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Watchdog completes probe into Mushaima claims

Bahrain News
Sat, 08 Sep 2018
By Sandeep Singh Grewal

A GOVERNMENT watchdog said yesterday it has completed its investigation into a wide range of claims made about the detention and healthcare provided to Hassan Mushaima.

The Ombudsman Office’s investigator met Mushaima at Jaw Prison on Wednesday to speak to him directly about four main points – access to medical care, family visits, access to books and alleged inappropriate removal of books from his cell.

Mushaima is serving a life sentence for trying to topple Bahrain’s government in 2011 and having links to foreign terror organisations, while his son, Ali, has been convicted in absentia and sentenced to 15 years in prison.

Ali Mushaima, who is wanted for terror crimes, has been protesting outside the Bahrain Embassy in London since August 1, claiming that his father is being denied medical care.

The Ombudsman’s investigator interviewed Hassan Mushaima last week which was recorded on CCTV, and examined records including his healthcare logs.

“The Ombudsman investigation independently established that it was the case that Mr Mushaima had not been permitted to leave Jaw Rehabilitation Centre to attend medical appointments in external hospitals,” the watchdog said in a statement yesterday.

“The investigation established that rehabilitation centre policy requires all inmates leaving their residential buildings to attend the centre clinic and external hospital to be handcuffed and that Mr Mushaima had been refused permission to attend appointments because he refused to be handcuffed.”

Mr Mushaima confirmed to the Ombudsman investigator that he was not willing to be handcuffed in order to attend medical appointments.

“In light of Mr Mushaima’s age and medical history, the Ombudsman Office requested the rehabilitation centre administration to, on an exceptional basis, permit Mr Mushaima to attend an outside hospital consultation for a health check-up without being handcuffed.

“The rehabilitation centre administration responded co-operatively stating that in all decisions about Mr Mushaima they were constantly reviewing their duty of care and that they would make the necessary arrangements to escort Mr Mushaima to hospital without requiring him to be handcuffed.”

Furthermore, the watchdog said Mr Mushaima confirmed to their investigator that he had attended his check-up at an external hospital without being handcuffed.


However, the inmate said he continued to refuse to attend his medical appointments in the rehabilitation centre clinic because he did not want to be handcuffed.

“This was further discussed with the rehabilitation centre administration and assurances were received that, where an inmate refused to be handcuffed during escorts to other buildings, this would not prevent the provision of required healthcare services where there was an urgent need or medical emergency.”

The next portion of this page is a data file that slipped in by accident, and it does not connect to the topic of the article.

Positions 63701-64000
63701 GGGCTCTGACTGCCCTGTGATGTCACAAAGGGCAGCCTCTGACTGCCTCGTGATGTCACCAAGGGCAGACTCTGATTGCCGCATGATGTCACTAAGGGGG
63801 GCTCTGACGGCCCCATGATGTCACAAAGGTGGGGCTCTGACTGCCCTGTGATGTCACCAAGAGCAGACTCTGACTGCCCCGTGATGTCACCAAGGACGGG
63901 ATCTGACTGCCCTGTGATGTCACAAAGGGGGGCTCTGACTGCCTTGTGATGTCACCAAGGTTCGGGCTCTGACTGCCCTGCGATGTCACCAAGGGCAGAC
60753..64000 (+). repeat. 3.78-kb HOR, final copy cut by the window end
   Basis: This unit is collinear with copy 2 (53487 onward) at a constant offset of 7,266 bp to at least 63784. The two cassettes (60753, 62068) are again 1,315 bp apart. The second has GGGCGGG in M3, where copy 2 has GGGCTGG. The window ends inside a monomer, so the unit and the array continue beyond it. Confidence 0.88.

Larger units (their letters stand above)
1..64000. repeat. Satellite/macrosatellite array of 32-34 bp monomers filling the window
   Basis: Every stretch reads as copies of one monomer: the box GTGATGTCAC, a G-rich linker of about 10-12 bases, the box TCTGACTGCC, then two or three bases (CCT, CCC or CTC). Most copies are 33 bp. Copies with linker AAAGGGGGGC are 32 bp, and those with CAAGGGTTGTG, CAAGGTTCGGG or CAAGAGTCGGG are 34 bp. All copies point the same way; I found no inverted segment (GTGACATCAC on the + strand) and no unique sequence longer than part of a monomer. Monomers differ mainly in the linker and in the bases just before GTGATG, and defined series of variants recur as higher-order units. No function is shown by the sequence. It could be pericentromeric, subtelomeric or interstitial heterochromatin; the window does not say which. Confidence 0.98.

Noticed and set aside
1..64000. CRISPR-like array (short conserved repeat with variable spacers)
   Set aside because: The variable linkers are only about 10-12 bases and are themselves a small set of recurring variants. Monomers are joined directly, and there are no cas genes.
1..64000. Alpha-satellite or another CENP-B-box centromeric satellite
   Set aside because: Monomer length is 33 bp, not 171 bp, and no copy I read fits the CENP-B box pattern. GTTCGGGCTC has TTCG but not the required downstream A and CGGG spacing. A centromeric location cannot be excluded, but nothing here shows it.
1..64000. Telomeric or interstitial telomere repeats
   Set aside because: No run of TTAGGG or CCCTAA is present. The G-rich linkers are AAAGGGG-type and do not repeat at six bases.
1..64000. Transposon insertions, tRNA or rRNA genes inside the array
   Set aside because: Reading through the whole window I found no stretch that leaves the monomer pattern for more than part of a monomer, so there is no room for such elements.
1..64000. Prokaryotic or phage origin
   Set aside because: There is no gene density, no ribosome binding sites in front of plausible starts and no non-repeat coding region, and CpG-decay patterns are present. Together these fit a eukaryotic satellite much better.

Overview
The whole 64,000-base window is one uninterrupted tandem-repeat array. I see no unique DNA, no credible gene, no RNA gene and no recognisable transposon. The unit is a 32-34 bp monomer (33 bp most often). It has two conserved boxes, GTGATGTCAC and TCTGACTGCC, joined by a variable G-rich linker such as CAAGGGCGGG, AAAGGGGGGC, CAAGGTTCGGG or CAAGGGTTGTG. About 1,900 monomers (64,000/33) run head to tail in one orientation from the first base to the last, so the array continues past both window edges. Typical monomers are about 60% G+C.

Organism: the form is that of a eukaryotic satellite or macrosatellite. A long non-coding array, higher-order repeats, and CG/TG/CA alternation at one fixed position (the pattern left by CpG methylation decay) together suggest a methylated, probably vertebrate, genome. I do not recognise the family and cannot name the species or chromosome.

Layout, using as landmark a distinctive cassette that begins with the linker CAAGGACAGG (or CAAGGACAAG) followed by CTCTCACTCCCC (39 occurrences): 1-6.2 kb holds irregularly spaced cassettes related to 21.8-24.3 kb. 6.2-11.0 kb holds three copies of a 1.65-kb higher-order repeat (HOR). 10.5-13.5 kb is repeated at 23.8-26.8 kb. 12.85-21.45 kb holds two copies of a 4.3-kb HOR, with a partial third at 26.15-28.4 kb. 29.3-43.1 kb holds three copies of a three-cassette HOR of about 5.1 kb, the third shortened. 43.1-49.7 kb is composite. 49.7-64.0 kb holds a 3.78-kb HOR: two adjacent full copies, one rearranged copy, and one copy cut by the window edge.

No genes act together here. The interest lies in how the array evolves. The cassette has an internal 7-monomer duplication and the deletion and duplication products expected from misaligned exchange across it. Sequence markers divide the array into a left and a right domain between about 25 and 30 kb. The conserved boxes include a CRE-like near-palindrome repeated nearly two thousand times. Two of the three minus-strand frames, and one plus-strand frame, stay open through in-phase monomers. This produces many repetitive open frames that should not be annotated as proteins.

The watchdog said, during the interview, Mr Mushaima said that he was not permitted to attend family visits because he was not willing to be searched or handcuffed, and also said that he used to have visits for four hours each month that were now reduced to two hours monthly.

The Ombudsman stated that Article 17 of the Bahrain prison law regarding the visiting rights of inmates or detainees states that each inmate has the right to have either two visits in a month for a maximum of one hour each visit or one visit every week lasting half an hour.

“The rehabilitation centre administration told the Ombudsman investigator that visit arrangements are now implemented in a way that is consistent with the regulations and is fair and equitable to all detainees and inmates.

“It was pointed out that giving some inmates more favourable visit arrangements than others has caused difficulties in the past as this is not seen to be just.”

The investigator stated that Bahrain follows international best practices and all search documented procedures are “culturally sensitive, proportionate and respectful of human dignity”.

“The prison administration stated that, in common with other jurisdictions, searches of inmates and their families attending visits are intended to ensure inmate, visitor and staff safety and prevent the transfer of illicit materials and substances,” said the watchdog.

On the issue of access to books, the Ombudsman said the inmate said he used to have many books in his cell but all of them were confiscated and given back to his son.

“The investigation confirmed that the Bahrain Rehabilitation Centre Regulations and Jaw Rehabilitation Centre policy permit each inmate to have the Quran, the Bible or another sacred text as well as two other books in the cell at any given time.

“These books can be regularly exchanged for new books and can be examined during cell searches.”

Mr Mushaima told the Ombudsman investigator that when he requested new books, he wanted to also be permitted to retain the books that he already has.

The investigator explained this was in breach of the prison rules and regulations.

“The rehabilitation centre assured the Ombudsman that it would co-operate with Mr Mushaima to ensure that he can exchange his books as often as he wishes.”

The watchdog stated based on all the above findings, “the Ombudsman Office has completed its investigation into concerns relating to Mr Mushaima.”